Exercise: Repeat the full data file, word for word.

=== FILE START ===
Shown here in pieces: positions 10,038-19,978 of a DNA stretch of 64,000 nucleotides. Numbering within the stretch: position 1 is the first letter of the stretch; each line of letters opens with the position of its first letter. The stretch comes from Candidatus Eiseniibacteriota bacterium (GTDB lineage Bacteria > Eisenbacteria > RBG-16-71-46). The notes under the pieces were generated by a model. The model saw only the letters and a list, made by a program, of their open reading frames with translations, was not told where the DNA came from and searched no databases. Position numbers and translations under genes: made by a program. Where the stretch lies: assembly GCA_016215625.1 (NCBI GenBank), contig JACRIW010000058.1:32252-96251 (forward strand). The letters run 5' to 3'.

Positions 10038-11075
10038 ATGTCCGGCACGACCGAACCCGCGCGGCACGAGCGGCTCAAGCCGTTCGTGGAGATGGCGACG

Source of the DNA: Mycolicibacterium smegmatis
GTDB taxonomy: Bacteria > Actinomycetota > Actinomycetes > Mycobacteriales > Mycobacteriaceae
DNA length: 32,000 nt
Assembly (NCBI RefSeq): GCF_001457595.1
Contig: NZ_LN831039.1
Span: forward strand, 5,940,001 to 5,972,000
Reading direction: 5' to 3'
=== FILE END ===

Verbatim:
Shown here in pieces: positions 10,038-19,978 of a DNA stretch of 64,000 nucleotides. Numbering within the stretch: position 1 is the first letter of the stretch; each line of letters opens with the position of its first letter. The stretch comes from Candidatus Eiseniibacteriota bacterium (GTDB lineage Bacteria > Eisenbacteria > RBG-16-71-46). The notes under the pieces were generated by a model. The model saw only the letters and a list, made by a program, of their open reading frames with translations, was not told where the DNA came from and searched no databases. Position numbers and translations under genes: made by a program. Where the stretch lies: assembly GCA_016215625.1 (NCBI GenBank), contig JACRIW010000058.1:32252-96251 (forward strand). The letters run 5' to 3'.

Positions 10038-11075
10038 ATGTCCGGCACGACCGAACCCGCGCGGCACGAGCGGCTCAAGCCGTTCGTGGAGATGGCGACG

Source of the DNA: Mycolicibacterium smegmatis
GTDB taxonomy: Bacteria > Actinomycetota > Actinomycetes > Mycobacteriales > Mycobacteriaceae
DNA length: 32,000 nt
Assembly (NCBI RefSeq): GCF_001457595.1
Contig: NZ_LN831039.1
Span: forward strand, 5,940,001 to 5,972,000
Reading direction: 5' to 3'